I have never been one of those Whovians who hates Moffat because he's not Davies. I think that Moffat is a wonderful writer, and great at the big picture. I just wish he would hand the reins off more often. I don't think he's great at the in-between. And in general, I do think Moffat is losing his touch a bit. My first evidence? Seeing that he had tinkered with the opening sequence. I know that seems like a minor thing, but sometimes minor changes can stand for bigger ones. Between the changed opening, and the inexplicable change to the interior of the T.A.R.D.I.S, it seems as though Moffat is signalling to all of us that larger things are afoot.
"The Snowmen" is the latest example of Moffat not quite getting it. In fact, that is my biggest complaint of Moffat in general- he always has all the pieces, but when he puts them all together, they don't quite work as they should.. From the opening scene, where the snowman simply mimics the boy's statements, it's obvious that the snowman is not the "Big Bad". Instead, the main problem in this episode is the fact that the Doctor has lost all interest in the human race, interacting, and investigating. If you assume that this episode takes place soon after the disappearance of the Ponds from "Angels in Manhattan" perhaps you don't see this as a problem. But it is, and Moffat gives us the importance in a throwaway line- "Over a thousand years of saving the universe..." Given that he says he's 907 right after he meets Amy ("Flesh and Stone"), 1103 in "The Impossible Astronaut" and 1200 in "A Town Called Mercy", he has had the Ponds in his life for 300 hundred years. Note: Whovians who wish to argue with me that his age is never nailed down, or buy Moffat's theory that the Doctor doesn't KNOW his own age can stop right now. The exact age is not important. What is important is that...roughly a third of his life has been occupied with them, making the loss of them that much greater. It also makes Clara's choice latter of "pond" as her one word, that much more important, as it brings him back to the world. BUT it also makes the introduction of a new companion in the very next episode seem tacky. While it would certainly be harder to write several episodes with a brooding Matt Smith, as we saw with some of Tennant's run- a brooding Doctor can lead to some wonderful storylines. I like Jenna-Louise Coleman, both as Dalek Oswin Oswald and as Clara. But I think it shortchanges the series, and her character, to shove her in the series at this point (but more on that later).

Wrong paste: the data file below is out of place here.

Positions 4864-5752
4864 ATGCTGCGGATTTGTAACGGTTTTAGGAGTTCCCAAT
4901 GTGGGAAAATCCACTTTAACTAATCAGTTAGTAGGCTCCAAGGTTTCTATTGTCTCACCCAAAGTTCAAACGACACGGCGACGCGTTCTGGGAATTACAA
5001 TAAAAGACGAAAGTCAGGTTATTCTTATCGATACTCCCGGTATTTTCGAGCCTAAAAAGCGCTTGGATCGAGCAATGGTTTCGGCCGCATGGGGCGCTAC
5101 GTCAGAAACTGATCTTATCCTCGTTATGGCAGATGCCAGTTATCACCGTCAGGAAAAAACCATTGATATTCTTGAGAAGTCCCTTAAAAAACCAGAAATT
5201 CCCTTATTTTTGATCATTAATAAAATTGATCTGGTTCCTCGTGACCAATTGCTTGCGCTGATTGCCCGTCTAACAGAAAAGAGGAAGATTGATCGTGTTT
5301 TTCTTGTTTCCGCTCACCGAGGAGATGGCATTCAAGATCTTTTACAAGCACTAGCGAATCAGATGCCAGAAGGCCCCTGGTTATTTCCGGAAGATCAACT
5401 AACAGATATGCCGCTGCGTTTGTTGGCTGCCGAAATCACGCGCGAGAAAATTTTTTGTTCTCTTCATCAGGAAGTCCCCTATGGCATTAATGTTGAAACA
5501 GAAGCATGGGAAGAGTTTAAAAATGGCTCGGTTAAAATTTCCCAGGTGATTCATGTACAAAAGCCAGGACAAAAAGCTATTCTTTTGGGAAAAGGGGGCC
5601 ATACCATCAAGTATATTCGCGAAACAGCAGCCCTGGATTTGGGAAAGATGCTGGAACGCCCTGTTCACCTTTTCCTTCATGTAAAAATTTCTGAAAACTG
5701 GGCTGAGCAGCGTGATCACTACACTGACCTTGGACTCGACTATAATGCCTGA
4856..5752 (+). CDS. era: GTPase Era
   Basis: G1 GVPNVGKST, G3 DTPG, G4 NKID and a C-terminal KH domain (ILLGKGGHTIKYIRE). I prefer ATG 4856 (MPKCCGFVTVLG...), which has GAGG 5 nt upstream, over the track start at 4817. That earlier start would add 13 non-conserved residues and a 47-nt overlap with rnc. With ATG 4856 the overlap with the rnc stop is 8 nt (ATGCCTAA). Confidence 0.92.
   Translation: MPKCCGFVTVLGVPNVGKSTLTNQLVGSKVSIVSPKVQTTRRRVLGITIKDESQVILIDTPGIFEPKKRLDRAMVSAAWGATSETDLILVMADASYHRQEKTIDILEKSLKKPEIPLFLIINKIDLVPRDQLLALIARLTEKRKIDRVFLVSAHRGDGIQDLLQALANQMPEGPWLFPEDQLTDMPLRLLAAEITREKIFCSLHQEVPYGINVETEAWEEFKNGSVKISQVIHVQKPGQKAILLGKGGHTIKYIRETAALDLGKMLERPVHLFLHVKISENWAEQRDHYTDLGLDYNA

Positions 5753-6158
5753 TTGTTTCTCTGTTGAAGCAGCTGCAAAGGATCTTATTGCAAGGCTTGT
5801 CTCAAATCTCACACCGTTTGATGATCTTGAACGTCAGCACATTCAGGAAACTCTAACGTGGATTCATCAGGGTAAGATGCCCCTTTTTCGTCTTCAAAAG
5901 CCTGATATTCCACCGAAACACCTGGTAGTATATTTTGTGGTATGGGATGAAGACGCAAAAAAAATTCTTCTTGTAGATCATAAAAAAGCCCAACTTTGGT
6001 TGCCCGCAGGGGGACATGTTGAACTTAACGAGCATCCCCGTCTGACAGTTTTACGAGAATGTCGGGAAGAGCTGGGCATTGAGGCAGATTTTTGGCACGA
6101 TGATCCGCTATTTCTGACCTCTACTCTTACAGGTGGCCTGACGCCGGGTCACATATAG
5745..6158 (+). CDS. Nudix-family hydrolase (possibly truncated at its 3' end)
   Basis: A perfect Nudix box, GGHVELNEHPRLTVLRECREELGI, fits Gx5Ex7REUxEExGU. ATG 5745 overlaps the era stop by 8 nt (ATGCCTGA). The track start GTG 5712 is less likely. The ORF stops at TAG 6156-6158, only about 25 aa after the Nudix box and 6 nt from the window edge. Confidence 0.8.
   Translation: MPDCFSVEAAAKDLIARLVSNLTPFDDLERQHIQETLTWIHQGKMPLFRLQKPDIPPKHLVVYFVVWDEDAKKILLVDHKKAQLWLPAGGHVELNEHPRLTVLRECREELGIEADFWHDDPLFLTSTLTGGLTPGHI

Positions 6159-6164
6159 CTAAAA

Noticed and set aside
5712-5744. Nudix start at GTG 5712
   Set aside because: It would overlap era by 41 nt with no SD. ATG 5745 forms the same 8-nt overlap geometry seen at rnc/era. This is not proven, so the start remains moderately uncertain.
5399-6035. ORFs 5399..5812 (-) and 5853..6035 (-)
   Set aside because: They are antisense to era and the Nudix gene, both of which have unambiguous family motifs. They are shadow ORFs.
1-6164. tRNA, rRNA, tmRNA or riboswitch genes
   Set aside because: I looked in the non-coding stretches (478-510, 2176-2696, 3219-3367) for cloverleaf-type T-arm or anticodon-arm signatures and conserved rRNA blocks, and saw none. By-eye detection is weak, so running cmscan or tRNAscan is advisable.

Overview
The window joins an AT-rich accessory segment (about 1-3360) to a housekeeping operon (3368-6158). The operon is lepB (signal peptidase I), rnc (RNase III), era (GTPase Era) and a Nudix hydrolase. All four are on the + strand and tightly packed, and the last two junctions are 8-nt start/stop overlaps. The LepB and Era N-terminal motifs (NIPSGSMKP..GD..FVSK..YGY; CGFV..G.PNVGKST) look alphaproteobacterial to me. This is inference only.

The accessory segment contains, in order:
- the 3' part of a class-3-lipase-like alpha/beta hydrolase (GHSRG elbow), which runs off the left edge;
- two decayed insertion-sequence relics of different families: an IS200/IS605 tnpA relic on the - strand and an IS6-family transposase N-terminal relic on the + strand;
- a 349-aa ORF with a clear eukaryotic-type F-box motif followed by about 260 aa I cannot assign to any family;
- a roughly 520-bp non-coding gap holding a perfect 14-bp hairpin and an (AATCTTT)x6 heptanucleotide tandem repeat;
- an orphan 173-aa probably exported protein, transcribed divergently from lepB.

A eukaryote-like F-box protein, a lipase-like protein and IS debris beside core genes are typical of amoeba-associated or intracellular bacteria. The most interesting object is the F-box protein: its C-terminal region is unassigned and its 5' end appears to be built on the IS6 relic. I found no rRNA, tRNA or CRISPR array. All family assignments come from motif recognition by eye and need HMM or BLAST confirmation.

Jenna-Louise Coleman, as Clara/Lara is different from the beginning- she's the one to chase after the Doctor, fairly enthusiastically, this combined with a fun scene where she pulls him behind her, as he states that's not how it goes- he's the one who does that, makes for a great entrance. The last time we saw curiosity like this was with Donna in "Partners in Crime" and it worked wonderfully there. Clara is certainly different from any other companion we've seen. For a start, she seems to have quite a few secrets herself, beginning with why a governess would pose as a barmaid, and ending with how she is exists in multiple times. The teaser for the rest of the season tells us that her secret, and the Doctor chasing across time and space to discover it, is what the rest of the season will revolve around.
I did like the fact that the Doctor gives her the key so easily. It was a cute moment...when taken all by itself. But again, when you stop to think about it, having the Doctor recover so quickly from the loss of the Ponds seem wrong.
Other than Jenna-Louise Coleman, there were two high points- all revolving around reintroduced characters, so Moffat can't take any credit. Jenny and Vastra, as the (wonderfully married) inspiration for Sherlock Holmes and John Watson, are a lovely little nod not only to these characters, but the space that they inhabit. The interview between Vastra and Clara is also a great bit of dialogue and interaction. Clara proves that she's not only the Doctor's equal, but perhaps the equal of everyone else she would meet as well, something we've never seen outside of River Song.
Strax, and the potato jokes, as well as his warped sense of humor, are another bright point. The back and forth between proper English gentleman/butler and bloodthirsty warrior are great- Grenades? Or may I take your coat?. The bit with the memory worm is especially funny, aided by Clara's interaction with the Doctor, and giving as good as she gets- working it out even before the Doctor does. We see this again with their interchange as they run away from the Ice Governess and escape to the T.A.R.D.I.S.